Being a parent in today’s tech-saturated world has its perks, especially when it comes to the plethora of different apps that aim to make life easier. Baby apps are especially helpful when you’re navigating parenthood not only for the first time but also in another country as there is so much to learn and keep track of, which can be overwhelming. After trying out several Japanese baby apps over the last couple of months, my husband and I have narrowed our favorites down five great (and free!) apps that we found the most useful, and as a bonus have also expanded my vocabulary and knowledge when it comes to raising a child in Japan.
Although these apps are mainly aimed at parents living in Japan or those who are studying Japanese, the last app on this list may be quite handy for parents who are visiting Japan, especially since it’s available in English.
1. ぴよログ (PiyoLog)
This app is a must when you have a newborn because there is a lot you need to keep track of to ensure your little one is doing okay while adjusting to being out in the world. Piyolog allows you to log various things about your baby such as their feeding (when your baby nursed and/or had formula, the amount, etc), their sleeping schedule, diaper changes, temperature, height, and weight. You can link accounts to share information with your partner or a family member, which makes checking when the baby was last fed easy if one of you needs to go out or take a very long nap.
This app also comes in six different languages including English and Japanese.
ぐっすり (gussuri) is when someone is in a deep and peaceful slumber and after using this app, I think the name fits. When Baby A gets in a mood, it can be very hard to calm her down but this app has done an amazing job. There are 46 different sounds that you can choose from, ranging from the inside of a train to various nature and water sounds, to help lull your little one to sleep, and the best part is that you can mix and match these to create a customized sound that will suit your baby. For instance, Baby A falls asleep if she hears 秒針 (the second hand of a clock ticking) and ひぐらし (cicada) played together. This app can also be played in the background so it won’t turn off when your screen does and you’re free to browse other websites and apps. Furthermore, the timer allows you to control how long your child will hear these sounds, which is perfect if you don’t want them to be exposed to it for a lengthy period of time.
いこーよ (iko-yo) means “let’s go” and is an app for parents in Japan to find out what child-friendly events and places to play, eat, or shop, are happening nearby or in a specified area. You can filter results according to age, stroller-accessibility, diaper/nursing changing facilities, and type of place (theme park, aquarium, etc). Parents can also leave reviews, which can be helpful when trying to decide whether or not to take your child somewhere.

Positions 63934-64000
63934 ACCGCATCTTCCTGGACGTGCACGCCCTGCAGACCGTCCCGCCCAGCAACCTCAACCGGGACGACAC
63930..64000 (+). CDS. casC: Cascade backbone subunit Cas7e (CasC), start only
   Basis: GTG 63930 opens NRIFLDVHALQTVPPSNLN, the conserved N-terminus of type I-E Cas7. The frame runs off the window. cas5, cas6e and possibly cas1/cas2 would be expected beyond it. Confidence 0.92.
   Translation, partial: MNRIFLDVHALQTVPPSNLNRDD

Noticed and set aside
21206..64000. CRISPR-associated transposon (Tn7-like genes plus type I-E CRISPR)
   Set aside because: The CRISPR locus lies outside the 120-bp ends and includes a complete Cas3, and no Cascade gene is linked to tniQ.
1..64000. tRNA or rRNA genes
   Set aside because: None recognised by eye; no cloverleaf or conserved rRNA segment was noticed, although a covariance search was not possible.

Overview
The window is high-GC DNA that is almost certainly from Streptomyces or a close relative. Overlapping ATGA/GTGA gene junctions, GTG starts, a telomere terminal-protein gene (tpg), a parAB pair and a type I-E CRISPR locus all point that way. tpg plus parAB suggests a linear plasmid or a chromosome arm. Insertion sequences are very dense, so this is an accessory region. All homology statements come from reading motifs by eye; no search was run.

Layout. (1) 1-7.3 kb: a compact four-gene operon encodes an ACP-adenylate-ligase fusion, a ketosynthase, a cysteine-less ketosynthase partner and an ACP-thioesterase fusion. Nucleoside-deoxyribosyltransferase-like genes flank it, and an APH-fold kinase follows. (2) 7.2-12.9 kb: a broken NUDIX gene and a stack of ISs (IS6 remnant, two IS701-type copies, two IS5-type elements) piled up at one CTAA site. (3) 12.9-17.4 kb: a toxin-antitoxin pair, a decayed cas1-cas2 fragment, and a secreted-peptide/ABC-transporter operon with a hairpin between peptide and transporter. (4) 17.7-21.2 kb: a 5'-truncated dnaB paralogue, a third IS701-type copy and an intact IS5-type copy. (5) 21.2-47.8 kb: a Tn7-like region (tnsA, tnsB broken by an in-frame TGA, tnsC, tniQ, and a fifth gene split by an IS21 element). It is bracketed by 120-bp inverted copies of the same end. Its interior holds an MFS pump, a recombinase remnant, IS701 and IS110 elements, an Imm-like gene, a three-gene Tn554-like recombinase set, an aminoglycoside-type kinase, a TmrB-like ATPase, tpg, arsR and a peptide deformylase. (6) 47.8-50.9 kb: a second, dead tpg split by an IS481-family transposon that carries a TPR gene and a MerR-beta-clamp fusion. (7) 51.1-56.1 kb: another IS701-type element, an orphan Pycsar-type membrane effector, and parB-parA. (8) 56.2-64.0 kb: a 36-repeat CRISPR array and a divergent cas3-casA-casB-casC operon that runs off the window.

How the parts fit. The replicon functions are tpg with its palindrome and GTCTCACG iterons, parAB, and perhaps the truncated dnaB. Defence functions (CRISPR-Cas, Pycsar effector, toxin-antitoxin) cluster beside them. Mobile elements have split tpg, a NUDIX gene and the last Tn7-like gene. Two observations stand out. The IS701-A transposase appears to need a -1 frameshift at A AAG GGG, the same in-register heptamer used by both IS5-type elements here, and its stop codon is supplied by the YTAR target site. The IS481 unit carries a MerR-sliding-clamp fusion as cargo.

手作り離乳食 (てずくりりにゅうしょく or tezukuri rinyuushoku) means “homemade baby food”. I’ve been using this a lot since Baby A started solids (I’ll have a post about that up very soon). There are hundreds of recipes on this app, which you can sort according to what stage your baby is at, what ingredient you want (and/or don’t want) to use, as well as omit allergens. For instance, my 8-month-old is at the 中期 (middle) stage so if I want to make her something using spinach, I go to the 検索 (けんさく) or search section, simply click 中期 , input ほうれん草, and 8 recipes will show up.
This app also allows you to keep track of what foods you’ve given your baby.
5. Mamamap (ママパパマップ)
This is a must when going out with your baby. This app will show you baby changing and/or nursing rooms that are nearby your current location or in an area you’re planning on visiting so you don’t have to go on a wild goose chase with a screaming baby. Parents who have used those facilities can rate and review it as well as share photos. You can also search for other information such as whether a facility nearby has hot water, high-chairs, or stroller rentals.
Mamamap comes in both English (with some minor spelling mistakes) and Japanese so it’s especially great for parents who are visiting Japan with their little ones.